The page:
Every day offers the same opportunity: To spend it in activities, efforts, work and conversations that build others up or subjected by attitudes, choices, words and actions that push others down. Our choice impacts other dramatically.
Perhaps surprisingly, though, is the impact of those decisions on us. An evening flight last week proved this truth.
While settling into my seat, buckling up, positioning my drink, snacks, laptop, reading materials and journal (yes, I am more prepared than an overbearing parent of a 6 year old!), I overheard an unusual conversation a row behind me.
An elderly-sounding woman shared with the person next to her that this was her first trip since the death of her husband. She went on to mention that she was looking forward to talking with someone on the trip.
The gentleman next to her responded, “Lady, I am really sorry to hear about your husband. But Lady, I am using this flight for sleeping, not talking.”
Now, I am not judging the man. I use flights to work, read and write. Typically the passenger next to me is shocked to learn I am not mute! But something in her voice spoke to me. It reminded me of the many times when I needed someone to talk to; or when a friend needed to talk; or when my wife had a difficult day and just needed to vent.
I’ve discovered the value in having a plan, a mission, going into any situation. Mine is simply to ‘Live God’ through my actions, presence and words. It’s a purposeful attempt to model kindness and love (often I fall well short, by the way). Here was an opportunity to live that mission.
I turned around and asked the gentleman if he wouldn’t mind changing seats with me. He leapt forward; I crept back. The next 2 hours and 10 minutes were spent receiving a lecture.
It was a life-lecture – the story of a woman named Helen. It was the story of her childhood, poverty, marriage, World War, children, sleepless nights, grandchildren, loss, death, faith and love. She shared of losing two of her four children to separate accidents, a grandchild to AIDS, a husband to heart failure. She shared these stories not for attention or pity, but to impart the wisdom that in spite of the innumerable challenges of life, the journey forges us into the individuals we are perfectly intended to become.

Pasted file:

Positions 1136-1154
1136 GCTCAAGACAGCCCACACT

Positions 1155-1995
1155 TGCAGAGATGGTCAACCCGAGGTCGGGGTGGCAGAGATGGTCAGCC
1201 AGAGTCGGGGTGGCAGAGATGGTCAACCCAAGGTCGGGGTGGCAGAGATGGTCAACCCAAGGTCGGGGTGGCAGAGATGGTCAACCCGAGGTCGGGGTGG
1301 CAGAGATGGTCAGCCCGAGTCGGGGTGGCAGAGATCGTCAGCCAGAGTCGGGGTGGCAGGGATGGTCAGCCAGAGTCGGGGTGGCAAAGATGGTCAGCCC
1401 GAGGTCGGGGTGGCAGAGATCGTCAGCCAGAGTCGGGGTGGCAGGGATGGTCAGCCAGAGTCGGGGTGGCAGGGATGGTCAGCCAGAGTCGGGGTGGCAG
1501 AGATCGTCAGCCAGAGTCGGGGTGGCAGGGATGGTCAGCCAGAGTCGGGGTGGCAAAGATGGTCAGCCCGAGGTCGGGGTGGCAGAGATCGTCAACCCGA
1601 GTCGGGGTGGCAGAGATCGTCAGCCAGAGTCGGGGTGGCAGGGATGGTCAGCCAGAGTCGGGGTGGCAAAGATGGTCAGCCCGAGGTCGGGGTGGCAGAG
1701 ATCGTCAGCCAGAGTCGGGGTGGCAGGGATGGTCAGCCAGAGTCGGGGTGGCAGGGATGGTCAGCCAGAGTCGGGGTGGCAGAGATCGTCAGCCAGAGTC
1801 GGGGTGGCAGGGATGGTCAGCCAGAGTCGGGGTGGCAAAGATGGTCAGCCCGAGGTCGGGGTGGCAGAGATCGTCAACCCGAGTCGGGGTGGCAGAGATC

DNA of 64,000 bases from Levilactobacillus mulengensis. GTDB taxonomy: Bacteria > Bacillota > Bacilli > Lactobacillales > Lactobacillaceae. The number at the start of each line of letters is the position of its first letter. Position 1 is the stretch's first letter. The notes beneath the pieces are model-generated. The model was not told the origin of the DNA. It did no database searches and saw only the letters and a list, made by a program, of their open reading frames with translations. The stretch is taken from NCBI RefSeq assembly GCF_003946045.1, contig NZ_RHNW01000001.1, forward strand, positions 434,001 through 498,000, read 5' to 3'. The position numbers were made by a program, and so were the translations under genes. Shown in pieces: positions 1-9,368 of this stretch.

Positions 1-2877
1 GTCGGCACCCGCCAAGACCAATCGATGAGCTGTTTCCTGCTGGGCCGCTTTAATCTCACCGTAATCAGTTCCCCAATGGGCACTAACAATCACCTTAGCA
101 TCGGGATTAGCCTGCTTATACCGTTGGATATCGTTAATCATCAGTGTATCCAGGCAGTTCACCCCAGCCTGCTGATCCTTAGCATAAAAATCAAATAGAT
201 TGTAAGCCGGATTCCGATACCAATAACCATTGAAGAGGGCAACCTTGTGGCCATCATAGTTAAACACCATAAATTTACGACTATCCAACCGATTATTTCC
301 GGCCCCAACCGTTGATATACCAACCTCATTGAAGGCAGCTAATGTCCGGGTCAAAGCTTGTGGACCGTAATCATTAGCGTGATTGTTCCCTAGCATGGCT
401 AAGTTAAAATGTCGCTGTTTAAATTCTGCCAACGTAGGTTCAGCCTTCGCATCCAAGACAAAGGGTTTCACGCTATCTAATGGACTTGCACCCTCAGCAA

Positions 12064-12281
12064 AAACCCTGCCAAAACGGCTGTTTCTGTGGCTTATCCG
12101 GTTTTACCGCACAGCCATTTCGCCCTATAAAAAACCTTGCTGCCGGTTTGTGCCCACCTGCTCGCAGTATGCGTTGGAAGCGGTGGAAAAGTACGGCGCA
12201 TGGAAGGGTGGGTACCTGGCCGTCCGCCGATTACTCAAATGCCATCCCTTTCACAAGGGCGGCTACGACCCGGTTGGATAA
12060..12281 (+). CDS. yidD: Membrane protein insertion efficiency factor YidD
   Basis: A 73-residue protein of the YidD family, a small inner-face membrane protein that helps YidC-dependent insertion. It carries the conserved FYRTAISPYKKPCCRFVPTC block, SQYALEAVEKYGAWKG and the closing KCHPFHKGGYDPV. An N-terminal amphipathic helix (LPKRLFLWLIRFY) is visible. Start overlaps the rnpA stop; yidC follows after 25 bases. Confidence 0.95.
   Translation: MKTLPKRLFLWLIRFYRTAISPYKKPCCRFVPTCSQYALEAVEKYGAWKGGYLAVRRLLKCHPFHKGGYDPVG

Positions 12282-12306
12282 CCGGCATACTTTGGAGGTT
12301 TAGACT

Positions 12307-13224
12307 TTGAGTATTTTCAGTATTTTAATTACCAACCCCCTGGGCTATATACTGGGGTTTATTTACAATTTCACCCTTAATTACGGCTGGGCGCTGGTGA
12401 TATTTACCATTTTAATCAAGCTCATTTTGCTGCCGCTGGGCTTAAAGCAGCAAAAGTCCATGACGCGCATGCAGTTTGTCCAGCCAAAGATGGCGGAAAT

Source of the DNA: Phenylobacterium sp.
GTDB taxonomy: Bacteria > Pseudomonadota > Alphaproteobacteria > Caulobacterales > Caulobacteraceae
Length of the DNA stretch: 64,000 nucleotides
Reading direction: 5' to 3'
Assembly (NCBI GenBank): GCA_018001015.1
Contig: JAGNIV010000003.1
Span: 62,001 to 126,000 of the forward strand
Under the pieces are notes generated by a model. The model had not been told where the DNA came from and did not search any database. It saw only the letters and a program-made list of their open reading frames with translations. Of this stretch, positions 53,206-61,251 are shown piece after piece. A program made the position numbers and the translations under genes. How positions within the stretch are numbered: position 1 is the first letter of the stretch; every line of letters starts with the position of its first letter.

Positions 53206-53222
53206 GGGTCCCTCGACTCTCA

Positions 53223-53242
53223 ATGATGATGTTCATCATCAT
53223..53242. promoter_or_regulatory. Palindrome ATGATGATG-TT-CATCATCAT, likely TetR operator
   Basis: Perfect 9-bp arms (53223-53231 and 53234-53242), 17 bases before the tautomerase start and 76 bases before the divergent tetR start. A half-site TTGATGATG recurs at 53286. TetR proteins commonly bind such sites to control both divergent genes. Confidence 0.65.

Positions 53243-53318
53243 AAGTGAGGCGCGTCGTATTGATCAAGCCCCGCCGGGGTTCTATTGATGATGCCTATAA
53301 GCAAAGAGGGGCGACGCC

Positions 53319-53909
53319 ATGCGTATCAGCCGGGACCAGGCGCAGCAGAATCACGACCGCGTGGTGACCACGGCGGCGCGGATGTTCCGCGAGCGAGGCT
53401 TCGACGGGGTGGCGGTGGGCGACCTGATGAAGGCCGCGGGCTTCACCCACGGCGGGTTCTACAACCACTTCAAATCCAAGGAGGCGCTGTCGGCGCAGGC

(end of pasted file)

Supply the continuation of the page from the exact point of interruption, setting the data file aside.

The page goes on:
I switched seats for her.
I discovered later it was actually entirely for me. The woman reminded me that it’s not in the doing and achieving we find success, but in the willingness to be present and open to possibilities. Sometimes those possibilities reveal themselves in the least likely of places and people – like an older, lonely woman who knew a lot about relationships, marriage, children, war, peace, family, faith, and death. And what it means to actually live.
My friend, return your emails, send out those reports, make those rounds, drive those carpools, finish that wash, hit all the parties, do the things of life. But remember, that the most important thing you may accomplish in your life might be nothing more than being open.
Wishing you a Merry Christmas and Happy Holidays full of peace and joy. The good news is you don’t need to do anything to receive it. Simply be open to it and willing to listen for it. You’ll recognize the voice, but may have to switch seats to receive it.
sub specie aeternitate, that is, to ask ourselves every day, “In the light of eternity will this really matter?”
flight 2626 12/12